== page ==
Democratic State Chairman John Currie will announce later today that LeRoy Jones, Jr. will serve as his party’s chairman of the New Jersey Legislative Reapportionment Commission, with Saily Avelenda as the executive director.
Currie will name Jones, Senate President Steve Sweeney, Middlesex County Democratic insider Gary Taffet, West New York Commissioner Cosmo Cirillo, and Fairview Borough Administrator Diane Testa as the five voting Democratic commissioners, as first reported by the New Jersey Globe on Friday.
Chris Eilert, who serves as chief of staff to Senate Budget and Appropriations Committee Chairman Paul Sarlo (D-Wood-Ridge) and as the Wood-Ridge Borough Administrator, will serve on the commission’s Democratic staff. Keith Furlong, one of Currie’s top political advisors, is also expected to play a role for Democrats in drawing new legislative districts.
Sarlo and Senate Judiciary Committee Chairman Nicholas Scutari (D-Linden) will also play a play a major role in legislative redistricting on the Democratic side, sources said. This was also reported by the NJ Globe on Friday.
The appointment of Avelenda as the top Democratic staffer puts a Latina and a grassroots progressive leader, in the room for major decisions as Democrats negotiate a new map following the 2020 Census. Avelenda is the executive director of the Democratic State Committee.
Sources familiar with the process of naming the five Democratic commissioners credit George Helmy, the chief of staff to Gov. Phil Murphy, in preserving the commitment for Sweeney and Assembly Speaker Craig Coughlin to each get one pick on the commission.
Currie had initially resisted naming Sweeney, a longtime political foe.
That came late last year in a deal to re-elect Currie as state chairman, with additional seats going to Bergen, Essex and Hudson counties.
The commission had originally been expected to redraw New Jersey’s 40 legislative districts in time for the 2021 general elections, but concerns over the timing of 2020 Census data slowed down during the coronavirus pandemic caused Democratic legislative leaders to postpone the process.
Voters approved a constitutional amendment last week that will allow the current map drawn in 2011 to remain in place for another two years if the U.S. Census Bureau doesn’t certify population numbers to the state by February 15.
It’s unlikely that the U.S. Census will meet that deadline.
Taffet, a former chief of staff to Gov. James E. McGreevey, is the choice of Assembly Speaker Craig Coughlin.
He will protect the political interests of the Assembly Democratic Caucus and Middlesex County Democratic Chairman Kevin McCabe.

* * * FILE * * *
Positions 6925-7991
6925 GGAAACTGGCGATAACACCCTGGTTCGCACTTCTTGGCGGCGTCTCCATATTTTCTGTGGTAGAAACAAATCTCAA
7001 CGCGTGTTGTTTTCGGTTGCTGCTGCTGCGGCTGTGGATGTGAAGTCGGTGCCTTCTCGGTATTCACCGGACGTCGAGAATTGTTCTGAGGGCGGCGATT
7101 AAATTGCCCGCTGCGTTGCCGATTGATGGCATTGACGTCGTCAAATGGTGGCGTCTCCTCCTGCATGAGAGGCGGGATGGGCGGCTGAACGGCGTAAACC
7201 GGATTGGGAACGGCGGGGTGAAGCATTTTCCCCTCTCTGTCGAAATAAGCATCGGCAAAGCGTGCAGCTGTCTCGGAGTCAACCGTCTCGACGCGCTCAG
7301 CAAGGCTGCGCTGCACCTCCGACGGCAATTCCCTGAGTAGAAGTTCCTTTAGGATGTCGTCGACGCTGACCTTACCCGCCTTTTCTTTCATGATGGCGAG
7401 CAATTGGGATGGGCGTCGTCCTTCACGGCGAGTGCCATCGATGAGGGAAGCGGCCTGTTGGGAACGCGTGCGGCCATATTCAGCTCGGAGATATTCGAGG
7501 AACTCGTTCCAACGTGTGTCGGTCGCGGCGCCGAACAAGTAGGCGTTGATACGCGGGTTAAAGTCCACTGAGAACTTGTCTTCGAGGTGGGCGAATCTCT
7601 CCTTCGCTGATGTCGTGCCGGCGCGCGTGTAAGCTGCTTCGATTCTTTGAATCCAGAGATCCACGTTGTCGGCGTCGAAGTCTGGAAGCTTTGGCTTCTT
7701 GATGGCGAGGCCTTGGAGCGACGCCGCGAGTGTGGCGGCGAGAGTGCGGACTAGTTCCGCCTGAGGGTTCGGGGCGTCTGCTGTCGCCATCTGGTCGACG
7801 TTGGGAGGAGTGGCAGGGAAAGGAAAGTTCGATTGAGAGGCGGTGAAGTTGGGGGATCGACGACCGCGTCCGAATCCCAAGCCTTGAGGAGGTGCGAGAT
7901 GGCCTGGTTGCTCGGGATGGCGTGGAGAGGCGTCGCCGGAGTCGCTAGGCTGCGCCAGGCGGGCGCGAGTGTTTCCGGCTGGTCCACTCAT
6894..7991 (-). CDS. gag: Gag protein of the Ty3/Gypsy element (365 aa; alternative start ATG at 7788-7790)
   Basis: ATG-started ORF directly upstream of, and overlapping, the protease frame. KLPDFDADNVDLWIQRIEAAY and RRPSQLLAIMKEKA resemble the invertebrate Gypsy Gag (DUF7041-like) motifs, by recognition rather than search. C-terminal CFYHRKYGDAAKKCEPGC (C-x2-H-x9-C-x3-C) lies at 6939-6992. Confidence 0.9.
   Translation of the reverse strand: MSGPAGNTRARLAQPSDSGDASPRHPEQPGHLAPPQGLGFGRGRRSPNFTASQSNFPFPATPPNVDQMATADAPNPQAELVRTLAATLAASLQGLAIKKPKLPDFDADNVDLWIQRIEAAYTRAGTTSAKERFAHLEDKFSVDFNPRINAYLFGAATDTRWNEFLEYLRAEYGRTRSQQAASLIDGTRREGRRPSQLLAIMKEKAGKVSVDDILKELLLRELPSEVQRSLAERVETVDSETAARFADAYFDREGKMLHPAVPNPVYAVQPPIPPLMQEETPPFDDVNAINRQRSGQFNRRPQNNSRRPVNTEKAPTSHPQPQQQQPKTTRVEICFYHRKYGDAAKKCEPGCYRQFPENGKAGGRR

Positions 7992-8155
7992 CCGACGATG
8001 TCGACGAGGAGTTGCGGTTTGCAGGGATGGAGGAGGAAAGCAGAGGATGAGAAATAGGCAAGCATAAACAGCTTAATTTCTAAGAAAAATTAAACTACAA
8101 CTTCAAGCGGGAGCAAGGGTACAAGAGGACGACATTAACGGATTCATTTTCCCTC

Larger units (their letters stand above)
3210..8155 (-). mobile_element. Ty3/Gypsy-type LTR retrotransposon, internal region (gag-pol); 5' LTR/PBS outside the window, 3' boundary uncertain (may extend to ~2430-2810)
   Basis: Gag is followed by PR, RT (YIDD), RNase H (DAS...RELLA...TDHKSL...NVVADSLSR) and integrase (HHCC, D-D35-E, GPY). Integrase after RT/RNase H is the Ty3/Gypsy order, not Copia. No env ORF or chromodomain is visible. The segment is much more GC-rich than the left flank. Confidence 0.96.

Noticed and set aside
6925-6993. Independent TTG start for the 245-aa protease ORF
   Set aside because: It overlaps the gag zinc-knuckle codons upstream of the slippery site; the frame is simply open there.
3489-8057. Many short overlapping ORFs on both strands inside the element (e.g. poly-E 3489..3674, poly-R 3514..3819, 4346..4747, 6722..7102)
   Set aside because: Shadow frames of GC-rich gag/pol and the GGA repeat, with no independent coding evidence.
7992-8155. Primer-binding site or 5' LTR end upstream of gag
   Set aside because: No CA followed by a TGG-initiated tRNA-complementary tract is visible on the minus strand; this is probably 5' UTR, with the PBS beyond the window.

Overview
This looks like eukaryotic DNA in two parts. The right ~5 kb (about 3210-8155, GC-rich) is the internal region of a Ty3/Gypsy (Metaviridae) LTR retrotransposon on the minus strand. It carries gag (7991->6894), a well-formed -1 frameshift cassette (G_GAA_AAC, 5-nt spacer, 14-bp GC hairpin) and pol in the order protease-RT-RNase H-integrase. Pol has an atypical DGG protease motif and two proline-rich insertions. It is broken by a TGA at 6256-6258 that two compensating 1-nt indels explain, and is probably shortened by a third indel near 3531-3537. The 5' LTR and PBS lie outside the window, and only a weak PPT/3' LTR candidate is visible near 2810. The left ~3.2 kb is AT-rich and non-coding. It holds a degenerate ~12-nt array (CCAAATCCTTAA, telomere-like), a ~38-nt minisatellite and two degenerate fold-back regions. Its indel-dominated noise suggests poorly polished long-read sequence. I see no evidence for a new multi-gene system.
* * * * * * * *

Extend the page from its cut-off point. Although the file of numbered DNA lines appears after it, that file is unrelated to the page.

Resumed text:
Cirillo’s presence on the panel is to be the eyes and ears of Nicholas Sacco, the mayor of North Bergen and a State Senator from Hudson County.
Testa is a close ally of Bergen County Democratic Chairman Paul Juliano.
Juliano’s pick allowed Democrats to ensure some gender balance on the mapmaking panel.
His appointment of a woman allowed Democrats to avoid the political pitfalls of an all-male redistricting commission.
There was a late push to convince Sacco to replace Cirillo with Assemblywoman Anjelica Jimenez (D-West New York), another Sacco ally who would increase the diversity of the redistricting commission.
Sacco, who backed Currie for the chairmanship and put Hudson County state committee votes in his column, stood firm on his pick of Cirillo, sources with direct knowledge of the appointments told the NJ Globe.
Jones, the Essex County Democratic Chairman and a former assemblyman, spent nearly a year battling Currie for the post, but withdrew as part of an agreement that will allow him to ascend to the state chairmanship in June 2021.
The New Jersey Globe first reported that Jones, Sweeney, Taffet and Cirillo would get the posts more than seven months ago. The Globe had initially identified Juliano or former Paramus Councilman Joseph Garcia as possible Bergen picks.
GOP State Chairman Doug Steinhardt picked the five Republican commissioners in April, tapping Essex County GOP Chairman Al Barlas as the chairman,
Steinhardt also named Senate Minority Leader Thomas Kean, Jr., Assembly Minority Leader Jon Bramnick, former Republican State Chairman Michael Lavery, and Salem County Republican Chair Linda DuBois.
Kean is currently locked in a tight congressional race in New Jersey’s 7th district against Rep. Tom Malinowski (D-Ringoes). If he wins, he is expected to give up his legislative redistricting seat and Steinhardt would designate a replacement.
The commission has eight men and two women, Testa and DuBois. Jones is the lone Black member and Barlas is the only Muslim and South Asian.
Murphy aides had aggressively sought greater diversity on the commission, something they achieved by picking Avelenda as chief of staff.
Correction at 9:49 AM in November 16: an earlier version of this story listed Avelenda as chief of staff for the Democratic commission; she will be executive director.